What started as a move to allow more charter schools turned into a fierce debate about the future of education in the state, with House Democrats charging that a bill that won preliminary approval Thursday will destroy traditional public schools.
The bill passed on a mostly party-line House vote, 69-48.
"We need more opportunities for children to learn and grow," said House Majority Leader Paul Stam, an Apex Republican. Republicans have tried for years to increase the charter school limit. Republicans made lifting the 100-school cap a priority this year, saying parents want more options. Charter schools are taxpayer-funded schools that are exempt from some of the regulations that traditional public schools follow.
Democrats spent much of Thursday trashing the bill in a committee meeting, news conferences and during the floor debate.
A final House vote is expected Monday. The bill must then go back to the Senate, which approved a much different version in February. Senators would have to approve changes the House made before the bill goes to Gov. Bev Perdue for her signature.
House Democrats said the proposal, which will allow the current limit to be lifted by 50 schools a year, would increase school segregation, encourage poorly regulated cyber schools and drain money from already strapped traditional schools.
"I think there is a high likelihood the governor will veto it," said House Minority Leader Joe Hackney, a Democrat from Orange County. House Democrats were prepared to support a reasonable charter school bill, he said, but this one "is damaging, divisive and demoralizing" to traditional public schools.
Perdue spokeswoman Chrissy Pearson said it's too soon to say how the governor will respond if the proposal gets to her unchanged.
"The governor will be watching it carefully," Pearson said.
Bipartisan effort cited
After the vote, House Speaker Thom Tillis said Republicans worked for hours with House Democrats and a representative from Perdue's office, trying to get a proposal that would win bipartisan support.
He said he's come to think that House Democrats never intended to vote for more charters. "I think that the Democrat caucus has been against this bill from the beginning," he said.
The N.C. Association of Educators and the School Boards Association oppose the bill.
Civitas opposed bill
It also drew fire from the right. Francis DeLuca, executive director of the conservative Civitas Institute, posted a review of the bill on the organization's web site called "Time to Walk Away." He argued that the bill sacrificed too many principles that help define charter schools.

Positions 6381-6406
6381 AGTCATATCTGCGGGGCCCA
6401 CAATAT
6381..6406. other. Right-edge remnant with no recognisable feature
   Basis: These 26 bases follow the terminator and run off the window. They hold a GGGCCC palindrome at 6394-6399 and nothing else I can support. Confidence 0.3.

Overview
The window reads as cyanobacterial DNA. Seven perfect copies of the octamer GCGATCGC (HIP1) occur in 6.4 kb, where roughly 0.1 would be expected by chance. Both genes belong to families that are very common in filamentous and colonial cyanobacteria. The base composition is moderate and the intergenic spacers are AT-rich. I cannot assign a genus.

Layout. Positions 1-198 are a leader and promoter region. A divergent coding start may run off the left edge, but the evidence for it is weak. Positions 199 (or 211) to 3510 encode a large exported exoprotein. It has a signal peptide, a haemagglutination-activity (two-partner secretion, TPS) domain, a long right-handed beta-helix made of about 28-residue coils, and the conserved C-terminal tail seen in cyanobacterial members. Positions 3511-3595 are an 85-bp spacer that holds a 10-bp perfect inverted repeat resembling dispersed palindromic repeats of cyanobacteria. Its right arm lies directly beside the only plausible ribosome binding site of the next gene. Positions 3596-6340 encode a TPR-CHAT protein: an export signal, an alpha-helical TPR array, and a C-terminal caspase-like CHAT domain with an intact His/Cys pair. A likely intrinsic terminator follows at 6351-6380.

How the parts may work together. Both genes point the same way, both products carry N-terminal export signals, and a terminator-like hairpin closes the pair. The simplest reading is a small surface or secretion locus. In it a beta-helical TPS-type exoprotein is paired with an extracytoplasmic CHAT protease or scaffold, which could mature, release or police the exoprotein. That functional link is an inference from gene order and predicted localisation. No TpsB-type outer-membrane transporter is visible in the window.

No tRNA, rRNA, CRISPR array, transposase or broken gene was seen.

The bill makes substantial changes to the current charter law, adding more requirements.
Existing charters are not required to provide bus service or provide lunch, but new schools would have to offer transportation to low-income students who live within three miles, and would have to provide those students with free lunch. The new requirements are a response to critics who said poor students are barred from some top charters because they have no way of getting to them or need subsidized meals.
Democrats wanted to expand the transportation requirement to up to 10 miles in rural areas and five miles in cities, and set nutrition standards for school food.
The bill keeps provisions Republicans wanted, allowing charters to share in lottery money and letting counties give them money for construction. Charters would be allowed to spend classroom money on buildings. A major complaint from charter schools and their supporters has been that they do not get state money for construction.
Democrats also wanted diversity standards, with weighted lotteries that would favor students moving from a low-performing school.
Calling it 'meanness'
Rep. Mickey Michaux, a Durham Democrat, said the bill would lead to increased segregation and cause a decline in test scores in traditional schools as higher achieving students move to charters.
"The arrogance, meanness and viciousness with this bill being passed is something we can't stand," he said.
"The meanness and viciousness is nothing but pure racism," Michaux said. "It affects all of us who are least able to go to these charter schools."
The state already has some mostly white and mostly black charters. According to Duke University researcher Helen Ladd, 37 charters are more than 80 percent white, and 26 are less than 20 percent white.
Charters in 2008-2009 enrolled a smaller proportion of needy children than did traditional schools, according to Ladd. At traditional schools, about 43 percent of students qualified for subsidized meals, while about 24 percent of students at charters did.
Democrats wanted some way to address "over-saturation" of charters in urban areas. Some counties have no charters, while urban counties such as Wake and Durham have a half dozen or more.
Stam said the bill has more diversity provisions than the existing law, and rejected the idea of directing new charters to rural counties.
"We are focused on student learning," he said. "If there is a demand for them in an urban county, fine. Let a hundred flowers bloom."
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